The lipsticked pitbull is trying to tone down her bible-thumping whacko past and this girl is calling bullshit.
For more than two decades, vice presidential nominee Sarah Palin was a practicing Pentecostal. She belonged to the Wasilla Assembly of God church in her hometown of Wasilla, Alaska. But though she attended the church from her teenage years to 2002, the Alaska governor hasn't talked much about her religion since joining the Republican ticket.
Palin's former pastor, Tim McGraw, says that like many Pentecostal churches, some members speak in tongues, although he says he's never seen Palin do so. Church member Caroline Spangler told CNN, "When the spirit comes on you, you utter things that nobody else can understand ... only God can understand what is coming out of our mouths." Some Pentecostals from Assembly of God also believe in "faith healing" and the "end times" -- a violent upheaval that they believe will deliver Jesus Christ's second coming.
You read that right, boys and girls, Sarah Palin may not have the first clue about economics or foreign policy but that’s not an issue when it comes to being the Republican Vice-Presidential candidate. The important thing to note is that she comes to the office Rapture-ready and just the tiniest bit fuzzy on that ninth commandment which specifically states "Thou shalt not lie". Details, details ...
McGraw says Palin's Pentecostal roots may be being downplayed for a reason: "I think there may be issues of belief that could be misunderstood or played upon by people that don't know."
I’m curious ... when Pastor McGraw says people that don’t know, could that possibly include people that aren’t, you know, crazy? I’m just sayin’. But worry not, Palin is now a member of a more "mainstream" church.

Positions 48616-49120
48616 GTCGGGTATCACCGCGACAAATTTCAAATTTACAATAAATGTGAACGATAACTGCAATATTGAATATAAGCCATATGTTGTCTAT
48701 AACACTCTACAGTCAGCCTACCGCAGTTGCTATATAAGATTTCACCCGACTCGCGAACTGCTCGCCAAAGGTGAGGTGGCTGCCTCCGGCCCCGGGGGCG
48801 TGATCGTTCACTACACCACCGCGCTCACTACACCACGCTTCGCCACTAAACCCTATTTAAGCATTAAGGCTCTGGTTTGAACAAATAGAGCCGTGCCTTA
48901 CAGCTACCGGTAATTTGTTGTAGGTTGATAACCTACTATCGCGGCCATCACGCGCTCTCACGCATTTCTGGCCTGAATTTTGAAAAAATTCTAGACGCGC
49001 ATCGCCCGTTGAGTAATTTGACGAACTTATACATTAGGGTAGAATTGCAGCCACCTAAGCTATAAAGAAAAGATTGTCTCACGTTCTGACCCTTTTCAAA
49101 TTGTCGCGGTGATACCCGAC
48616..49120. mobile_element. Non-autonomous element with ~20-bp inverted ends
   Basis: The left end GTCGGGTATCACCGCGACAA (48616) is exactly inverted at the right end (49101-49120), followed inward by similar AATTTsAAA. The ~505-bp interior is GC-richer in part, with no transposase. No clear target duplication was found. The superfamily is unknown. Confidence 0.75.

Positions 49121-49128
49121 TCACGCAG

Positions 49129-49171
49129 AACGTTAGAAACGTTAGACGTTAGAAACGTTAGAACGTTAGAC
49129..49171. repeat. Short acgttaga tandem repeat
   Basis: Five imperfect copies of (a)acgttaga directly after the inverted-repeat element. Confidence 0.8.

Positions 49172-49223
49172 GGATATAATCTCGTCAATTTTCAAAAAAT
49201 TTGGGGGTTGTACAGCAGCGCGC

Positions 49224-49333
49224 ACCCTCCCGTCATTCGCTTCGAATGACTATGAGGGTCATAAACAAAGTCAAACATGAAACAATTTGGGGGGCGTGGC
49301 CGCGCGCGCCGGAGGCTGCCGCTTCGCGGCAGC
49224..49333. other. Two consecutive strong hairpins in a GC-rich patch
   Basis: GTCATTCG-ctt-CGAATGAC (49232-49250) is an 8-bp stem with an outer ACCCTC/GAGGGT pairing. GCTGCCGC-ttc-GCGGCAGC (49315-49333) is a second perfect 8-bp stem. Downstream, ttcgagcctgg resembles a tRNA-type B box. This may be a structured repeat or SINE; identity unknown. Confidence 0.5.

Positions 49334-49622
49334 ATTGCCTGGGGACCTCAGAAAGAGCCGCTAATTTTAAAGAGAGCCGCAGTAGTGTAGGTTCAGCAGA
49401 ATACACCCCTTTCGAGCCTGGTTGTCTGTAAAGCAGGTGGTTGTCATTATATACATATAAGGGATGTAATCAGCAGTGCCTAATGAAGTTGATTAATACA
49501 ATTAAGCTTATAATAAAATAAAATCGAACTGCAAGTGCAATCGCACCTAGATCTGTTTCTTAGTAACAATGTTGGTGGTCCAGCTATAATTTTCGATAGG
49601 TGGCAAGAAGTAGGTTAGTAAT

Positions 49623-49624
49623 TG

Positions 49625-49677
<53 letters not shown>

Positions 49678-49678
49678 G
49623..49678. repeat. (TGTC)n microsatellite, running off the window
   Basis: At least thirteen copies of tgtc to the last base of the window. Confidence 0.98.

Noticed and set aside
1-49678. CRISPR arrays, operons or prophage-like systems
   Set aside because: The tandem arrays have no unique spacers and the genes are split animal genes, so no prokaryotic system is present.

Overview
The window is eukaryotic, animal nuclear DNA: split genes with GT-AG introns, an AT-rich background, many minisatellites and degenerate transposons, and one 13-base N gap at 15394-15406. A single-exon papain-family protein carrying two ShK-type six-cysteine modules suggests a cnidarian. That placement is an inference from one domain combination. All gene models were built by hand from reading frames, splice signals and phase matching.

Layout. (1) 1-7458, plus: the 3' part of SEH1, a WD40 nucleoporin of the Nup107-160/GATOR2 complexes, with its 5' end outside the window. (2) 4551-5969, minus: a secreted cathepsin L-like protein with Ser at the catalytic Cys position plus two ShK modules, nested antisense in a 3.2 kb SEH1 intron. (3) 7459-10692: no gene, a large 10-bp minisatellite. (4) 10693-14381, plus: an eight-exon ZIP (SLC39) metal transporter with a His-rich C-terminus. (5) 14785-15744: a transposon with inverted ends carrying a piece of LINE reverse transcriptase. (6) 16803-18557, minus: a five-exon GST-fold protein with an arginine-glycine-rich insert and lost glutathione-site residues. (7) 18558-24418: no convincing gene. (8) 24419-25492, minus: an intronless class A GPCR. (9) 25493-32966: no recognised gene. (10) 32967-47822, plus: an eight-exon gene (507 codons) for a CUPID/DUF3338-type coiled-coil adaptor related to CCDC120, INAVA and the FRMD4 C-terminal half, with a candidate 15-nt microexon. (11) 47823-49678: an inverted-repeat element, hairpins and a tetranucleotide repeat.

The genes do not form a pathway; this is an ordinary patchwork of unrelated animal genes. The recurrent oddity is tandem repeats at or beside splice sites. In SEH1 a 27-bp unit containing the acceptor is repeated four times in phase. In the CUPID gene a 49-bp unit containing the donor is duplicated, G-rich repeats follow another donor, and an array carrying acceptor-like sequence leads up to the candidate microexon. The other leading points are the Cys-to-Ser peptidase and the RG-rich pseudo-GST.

Palin now attends the Wasilla Bible Church. She was there on August 17, just days before entering the national spotlight. David Brickner, the founder of Jews for Jesus, was a speaker. He told congregants that terrorist attacks on Israel were God's "judgment" of Jews who haven't embraced Christianity. Brickner said, "Judgment is very real and we see it played out on the pages of the newspapers and on the television. When a Palestinian from East Jerusalem took a bulldozer and went plowing through a score of cars, killing numbers of people. Judgment -- you can't miss it."
The McCain campaign says Brickner's comments do not reflect her religious views. Palin's spokeswoman says she is pro-Israel. Pastor Ed Kalnin, the senior pastor of Palin's former Pentecostal church, has also come under fire for his comments. In 2004, he told church members if they voted for John Kerry for president, they wouldn't get into heaven. He told them, "I question your salvation."
The Assembly of God issued a statement online in response, which said Kalnin was "joking" when he suggested "Kerry supporters would go to hell." The statement went on to say: "We do acknowledge in hindsight that it was careless, and we do apologize for that. This statement is not written as a defense, but as a clarification."